Monday, February 2, 2015

Pork market in China

Pork market in China

A huge Chinese demand for pork

Chinese rising middle class consuming a big quantities of pork is responsible for the increasing demand over the last decades. Pork is definitely Chinese people favourite meat. In 1975, average annual pork consumption per capita was around 8 kilograms in China and 25 kilograms in the USA. Today, Chinese people consume about 39 kilograms pork a year whereas American consumption remains stable with 27 kilograms of pork in 2014. Following this booming demand, suppliers increased production significantly. China is today the world's largest pork producer. Half of the global pork population is “living” in China. Pork accounts for 67% of Chinese production in retail weight. In 2013, China's output reached 53.8 million tonnes corresponding to half of the global pork output. A major part of this production is for domestic consumption and this trend is likely to last. Indeed, China only exports about 70000 million tonnes a year to Hong Kong, Macau, South Korea and Albania, with Hong Hong accounting for 80% of the pork shipped abroad.

Imports in addition to domestic production

This huge domestic production is not enough to satisfy the Chinese demand. Consequently, China imports pork. Canada and the USA are among China pork suppliers. However, those imports were interrupted after ractopamine, a growth stimulant was discovered in the meat.
Chinese people are more and more concerned about the safety of the food they purchase. When they can afford it (and the number of consumers who can afford it is increasing), they do not hesitate to buy imported meat whose brand they trust. Italian and Spanish ham, namely available in restaurants are popular in China. French pork companies also intend to conquer a share of the Chinese pork market: France and China signed an agreement this year so that France provides China with pork.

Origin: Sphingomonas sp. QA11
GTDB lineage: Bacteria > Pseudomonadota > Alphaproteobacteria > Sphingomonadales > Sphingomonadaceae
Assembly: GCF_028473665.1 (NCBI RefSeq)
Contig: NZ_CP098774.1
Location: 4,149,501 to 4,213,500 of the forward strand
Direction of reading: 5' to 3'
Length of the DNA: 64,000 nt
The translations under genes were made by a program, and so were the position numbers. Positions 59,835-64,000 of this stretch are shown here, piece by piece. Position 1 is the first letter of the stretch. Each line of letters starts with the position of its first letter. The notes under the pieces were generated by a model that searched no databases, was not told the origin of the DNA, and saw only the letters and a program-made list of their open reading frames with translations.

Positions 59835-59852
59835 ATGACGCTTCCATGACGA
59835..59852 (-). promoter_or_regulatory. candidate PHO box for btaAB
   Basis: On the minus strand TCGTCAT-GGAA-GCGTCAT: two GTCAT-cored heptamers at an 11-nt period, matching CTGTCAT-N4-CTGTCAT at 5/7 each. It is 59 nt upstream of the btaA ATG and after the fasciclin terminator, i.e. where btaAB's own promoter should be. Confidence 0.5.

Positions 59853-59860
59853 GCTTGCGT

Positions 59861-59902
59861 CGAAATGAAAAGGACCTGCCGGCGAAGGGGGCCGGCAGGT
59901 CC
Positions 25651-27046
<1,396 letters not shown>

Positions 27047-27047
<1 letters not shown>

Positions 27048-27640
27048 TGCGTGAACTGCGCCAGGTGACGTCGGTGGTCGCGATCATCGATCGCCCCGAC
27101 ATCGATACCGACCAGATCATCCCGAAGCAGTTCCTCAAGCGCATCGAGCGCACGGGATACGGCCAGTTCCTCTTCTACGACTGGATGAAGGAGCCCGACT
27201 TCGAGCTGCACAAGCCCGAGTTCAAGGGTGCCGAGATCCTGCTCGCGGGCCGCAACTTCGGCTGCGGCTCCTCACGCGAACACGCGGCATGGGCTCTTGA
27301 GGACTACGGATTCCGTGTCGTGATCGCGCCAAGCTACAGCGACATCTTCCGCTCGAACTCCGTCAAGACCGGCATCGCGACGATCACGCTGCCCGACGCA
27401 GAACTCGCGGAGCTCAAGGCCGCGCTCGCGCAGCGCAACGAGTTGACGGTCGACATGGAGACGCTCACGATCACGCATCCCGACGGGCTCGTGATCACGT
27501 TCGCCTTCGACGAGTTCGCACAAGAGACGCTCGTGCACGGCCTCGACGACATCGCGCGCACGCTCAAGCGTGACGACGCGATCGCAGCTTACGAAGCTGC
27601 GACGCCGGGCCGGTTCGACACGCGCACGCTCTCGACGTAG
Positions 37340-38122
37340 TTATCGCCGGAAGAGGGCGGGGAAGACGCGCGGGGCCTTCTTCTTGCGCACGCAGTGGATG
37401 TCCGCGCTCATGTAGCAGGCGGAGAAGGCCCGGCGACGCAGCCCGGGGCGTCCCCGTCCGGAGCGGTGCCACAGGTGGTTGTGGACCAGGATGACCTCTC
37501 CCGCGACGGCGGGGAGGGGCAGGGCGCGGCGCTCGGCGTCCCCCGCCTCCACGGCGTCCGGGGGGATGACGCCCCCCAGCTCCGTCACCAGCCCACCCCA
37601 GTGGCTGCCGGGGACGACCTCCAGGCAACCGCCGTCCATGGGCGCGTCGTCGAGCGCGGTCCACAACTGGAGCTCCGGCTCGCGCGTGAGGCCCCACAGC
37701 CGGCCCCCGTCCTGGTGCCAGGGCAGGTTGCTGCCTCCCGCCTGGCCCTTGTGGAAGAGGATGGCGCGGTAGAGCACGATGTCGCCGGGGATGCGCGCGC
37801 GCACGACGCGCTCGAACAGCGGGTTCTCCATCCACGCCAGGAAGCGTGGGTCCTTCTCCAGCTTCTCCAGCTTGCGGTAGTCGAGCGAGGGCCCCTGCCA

Enhancing local pork supply genetic quality

China is determined to get a large slice of the Chinese pork market-share and intends to increase its production. Over the last decades, it has shifted to a large scale production. The number of farms producing porks declined and the number of meat produced by the remaining farms significantly increased about ten fold.  However, to satisfy the requirements of Chinese consumers, China is willing to use a strategy based on long term quality rather than short term increase of quantities. It consequently plans to enhance the genetic quality of Chinese pork.
In 2013, China and the UK agreed on a 73 million dollar export deal so that the British pig breeding companies provide China with British pig semen. According to a Chinese government source, this will help China “increase the efficiency of its production while minimising the environmental impact of increased production”.

Government influencing the pork market-share

The pork prices play an important role in the Chinese economy and Beijing has sometimes to regulate it, either to prevent it from soaring and harming consumer consumers purchase power or declining and harming producers in rural areas. China maintains a reserve of frozen pork corresponding to less than 1% of the Chinese annual pork consumption. This reserve is a powerful weapon when Beijing wants to increase or decrease pork prices. This year, in May, the second round of purchase from this reserve, was the occasion to make prices increase and protect farmers by making hog prices reach six times the price of grain.